“Intimate…Powerful…A potent examination of the dangers of secrecy…A serious and alarming book [that] has its share of charming moments.” Dwight Garner, The New York Times

“Gripping…exquisitely researched…A superbly crafted tale of Cold War America’s dark underside.” —Kirkus Reviews (starred review)

“In this powerful work of research and personal testimony, Iversen chronicles the story of America’s willfully blinkered relationship to the nuclear weapons industry through the haunting experience of her own family in Colorado…The grief was ongoing, as Iversen renders in her masterly use of the present tense, conveying tremendous suspense and impressive control of her material.” —Publishers Weekly (starred review)

“Iversen seems to have been destined to write this shocking and infuriating story of a glorious land and a trusting citizenry poisoned by Cold War militarism and ‘hot’ contamination, secrets and lies, greed and denial….News stories come and go. It takes a book of this exceptional caliber to focus our attention and marshal our collective commitment to preventing future nuclear horrors.” —Booklist (starred review)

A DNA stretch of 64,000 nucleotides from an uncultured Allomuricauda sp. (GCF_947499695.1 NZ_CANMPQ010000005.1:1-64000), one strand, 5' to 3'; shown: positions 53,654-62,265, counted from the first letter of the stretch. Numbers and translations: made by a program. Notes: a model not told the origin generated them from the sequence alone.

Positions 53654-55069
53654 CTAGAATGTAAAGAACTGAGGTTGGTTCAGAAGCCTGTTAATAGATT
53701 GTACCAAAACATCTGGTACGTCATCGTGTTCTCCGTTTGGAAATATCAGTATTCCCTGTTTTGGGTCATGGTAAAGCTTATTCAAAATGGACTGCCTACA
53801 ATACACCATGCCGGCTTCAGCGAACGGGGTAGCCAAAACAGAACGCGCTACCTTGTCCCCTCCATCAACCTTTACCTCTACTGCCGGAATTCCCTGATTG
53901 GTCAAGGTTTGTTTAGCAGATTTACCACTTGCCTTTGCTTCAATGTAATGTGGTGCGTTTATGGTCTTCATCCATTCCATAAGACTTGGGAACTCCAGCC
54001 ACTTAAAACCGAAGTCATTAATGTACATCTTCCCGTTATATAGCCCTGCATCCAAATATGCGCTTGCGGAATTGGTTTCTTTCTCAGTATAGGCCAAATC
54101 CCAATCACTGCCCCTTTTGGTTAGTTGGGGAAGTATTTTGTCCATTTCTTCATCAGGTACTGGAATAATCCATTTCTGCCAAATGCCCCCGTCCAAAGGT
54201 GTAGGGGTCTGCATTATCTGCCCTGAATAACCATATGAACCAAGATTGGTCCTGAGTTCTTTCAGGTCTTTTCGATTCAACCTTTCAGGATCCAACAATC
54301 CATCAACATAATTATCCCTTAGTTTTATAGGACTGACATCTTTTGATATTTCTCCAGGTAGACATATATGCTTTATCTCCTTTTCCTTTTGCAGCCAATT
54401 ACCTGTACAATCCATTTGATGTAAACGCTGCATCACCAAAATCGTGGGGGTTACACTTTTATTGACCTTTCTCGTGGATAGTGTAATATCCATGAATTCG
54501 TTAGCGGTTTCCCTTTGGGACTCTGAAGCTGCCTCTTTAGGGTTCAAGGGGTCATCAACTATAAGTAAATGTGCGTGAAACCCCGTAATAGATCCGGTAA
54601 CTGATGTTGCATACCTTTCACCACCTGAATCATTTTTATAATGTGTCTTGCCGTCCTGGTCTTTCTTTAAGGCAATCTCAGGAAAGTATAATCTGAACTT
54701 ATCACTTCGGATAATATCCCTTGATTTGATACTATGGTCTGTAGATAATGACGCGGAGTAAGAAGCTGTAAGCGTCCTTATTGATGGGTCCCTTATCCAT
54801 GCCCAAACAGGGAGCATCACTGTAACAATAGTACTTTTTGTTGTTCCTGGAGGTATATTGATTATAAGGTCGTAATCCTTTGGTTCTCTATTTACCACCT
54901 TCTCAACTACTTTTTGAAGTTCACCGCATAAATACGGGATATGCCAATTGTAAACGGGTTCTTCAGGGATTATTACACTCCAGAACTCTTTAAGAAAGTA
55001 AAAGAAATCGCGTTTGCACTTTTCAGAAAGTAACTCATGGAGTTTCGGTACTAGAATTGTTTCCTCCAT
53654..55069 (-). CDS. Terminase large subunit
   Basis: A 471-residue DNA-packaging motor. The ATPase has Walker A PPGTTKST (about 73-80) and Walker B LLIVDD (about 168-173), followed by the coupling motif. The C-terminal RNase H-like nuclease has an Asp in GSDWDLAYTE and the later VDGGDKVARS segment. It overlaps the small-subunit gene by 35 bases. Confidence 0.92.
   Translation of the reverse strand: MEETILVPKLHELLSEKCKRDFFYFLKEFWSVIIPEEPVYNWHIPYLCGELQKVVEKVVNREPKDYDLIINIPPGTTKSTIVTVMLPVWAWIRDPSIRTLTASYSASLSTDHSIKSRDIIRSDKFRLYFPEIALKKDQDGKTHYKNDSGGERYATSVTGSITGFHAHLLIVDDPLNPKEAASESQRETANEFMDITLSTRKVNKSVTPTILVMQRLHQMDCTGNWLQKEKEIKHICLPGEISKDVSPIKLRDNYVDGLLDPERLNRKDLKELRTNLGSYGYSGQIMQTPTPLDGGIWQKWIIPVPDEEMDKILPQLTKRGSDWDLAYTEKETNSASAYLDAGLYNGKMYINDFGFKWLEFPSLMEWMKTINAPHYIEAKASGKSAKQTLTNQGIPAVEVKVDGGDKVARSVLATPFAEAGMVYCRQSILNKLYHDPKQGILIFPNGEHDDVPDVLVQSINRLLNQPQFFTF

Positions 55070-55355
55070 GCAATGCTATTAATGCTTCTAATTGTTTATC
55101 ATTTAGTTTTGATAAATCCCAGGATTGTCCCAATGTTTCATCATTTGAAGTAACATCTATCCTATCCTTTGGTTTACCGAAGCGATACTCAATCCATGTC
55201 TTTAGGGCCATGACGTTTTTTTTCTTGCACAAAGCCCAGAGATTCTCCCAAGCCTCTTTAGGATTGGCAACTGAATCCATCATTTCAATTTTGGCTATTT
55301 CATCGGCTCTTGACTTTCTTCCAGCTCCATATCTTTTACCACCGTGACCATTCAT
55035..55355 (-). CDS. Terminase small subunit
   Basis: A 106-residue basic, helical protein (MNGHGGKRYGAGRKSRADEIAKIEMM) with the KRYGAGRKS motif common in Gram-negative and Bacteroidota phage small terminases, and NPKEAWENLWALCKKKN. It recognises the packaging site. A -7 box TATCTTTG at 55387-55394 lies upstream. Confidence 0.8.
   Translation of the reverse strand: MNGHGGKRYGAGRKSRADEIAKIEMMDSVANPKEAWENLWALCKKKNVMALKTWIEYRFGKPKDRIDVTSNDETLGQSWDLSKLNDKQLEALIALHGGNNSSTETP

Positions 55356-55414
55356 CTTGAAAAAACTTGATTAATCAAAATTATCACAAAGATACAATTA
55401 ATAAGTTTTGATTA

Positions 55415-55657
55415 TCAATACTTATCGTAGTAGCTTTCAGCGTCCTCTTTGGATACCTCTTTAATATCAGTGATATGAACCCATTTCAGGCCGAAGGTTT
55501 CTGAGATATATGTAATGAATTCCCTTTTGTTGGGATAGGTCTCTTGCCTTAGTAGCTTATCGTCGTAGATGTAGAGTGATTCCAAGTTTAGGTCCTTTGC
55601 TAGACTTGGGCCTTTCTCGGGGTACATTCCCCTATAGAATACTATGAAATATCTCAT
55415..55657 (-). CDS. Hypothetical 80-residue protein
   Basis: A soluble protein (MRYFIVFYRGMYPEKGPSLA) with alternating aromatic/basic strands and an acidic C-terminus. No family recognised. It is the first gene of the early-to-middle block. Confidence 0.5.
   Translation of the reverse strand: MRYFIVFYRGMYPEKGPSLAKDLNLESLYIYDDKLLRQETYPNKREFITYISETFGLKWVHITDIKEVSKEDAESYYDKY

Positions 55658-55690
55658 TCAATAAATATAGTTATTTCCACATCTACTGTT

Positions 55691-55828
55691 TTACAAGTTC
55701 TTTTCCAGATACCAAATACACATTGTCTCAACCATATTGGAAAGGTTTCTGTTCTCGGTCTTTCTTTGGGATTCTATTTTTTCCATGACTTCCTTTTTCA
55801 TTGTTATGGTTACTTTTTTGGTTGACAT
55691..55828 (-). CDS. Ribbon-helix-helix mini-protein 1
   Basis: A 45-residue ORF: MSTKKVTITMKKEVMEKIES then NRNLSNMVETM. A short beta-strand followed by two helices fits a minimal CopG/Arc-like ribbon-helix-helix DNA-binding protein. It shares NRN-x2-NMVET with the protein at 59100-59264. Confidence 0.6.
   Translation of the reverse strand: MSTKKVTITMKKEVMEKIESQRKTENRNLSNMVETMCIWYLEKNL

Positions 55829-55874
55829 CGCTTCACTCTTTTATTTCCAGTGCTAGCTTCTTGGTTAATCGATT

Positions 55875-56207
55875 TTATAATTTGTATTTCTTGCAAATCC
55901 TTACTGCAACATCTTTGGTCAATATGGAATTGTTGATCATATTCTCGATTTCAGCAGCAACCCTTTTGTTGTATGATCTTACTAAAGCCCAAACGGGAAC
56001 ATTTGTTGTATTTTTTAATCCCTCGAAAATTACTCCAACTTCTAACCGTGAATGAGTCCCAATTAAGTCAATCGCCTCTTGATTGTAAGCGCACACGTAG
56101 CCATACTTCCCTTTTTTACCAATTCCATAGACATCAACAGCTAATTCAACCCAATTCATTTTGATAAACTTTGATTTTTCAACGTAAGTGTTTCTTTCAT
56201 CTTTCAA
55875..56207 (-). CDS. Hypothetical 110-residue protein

“What makes this book so powerful is not only this persistent revealing of the truth, but also Iversen’s ability to shift gears from the journalistic and factual to the aesthetic and metaphorical.”Brevity Magazine

“The fight over Rocky Flats was and is a paradigmatic American battle, of corporate and government power set against the bravery and anger of normal people. This is a powerful and beautiful account, of great use to all of us who will fight the battles that lie ahead.” Bill McKibben, author of The End of Nature and Falter

“Full Body Burden is one of the most important stories of the nuclear era—as personal and powerful as Silkwood, told with the suspense and narrative drive of The Hot Zone. With unflinching honesty, Kristen Iversen has written an intimate and deeply human memoir that shows why we should all be concerned about nuclear safety, and the dangers of ignoring science in the name of national security. Rocky Flats needs to be part of the same nuclear discussion as Three Mile Island, Chernobyl, and Fukushima. So does Full Body Burden. It’s an essential and unforgettable book that should be talked about in schools and book clubs, online and in the White House. –Rebecca Skloot, author of The Immortal Life of Henrietta Lacks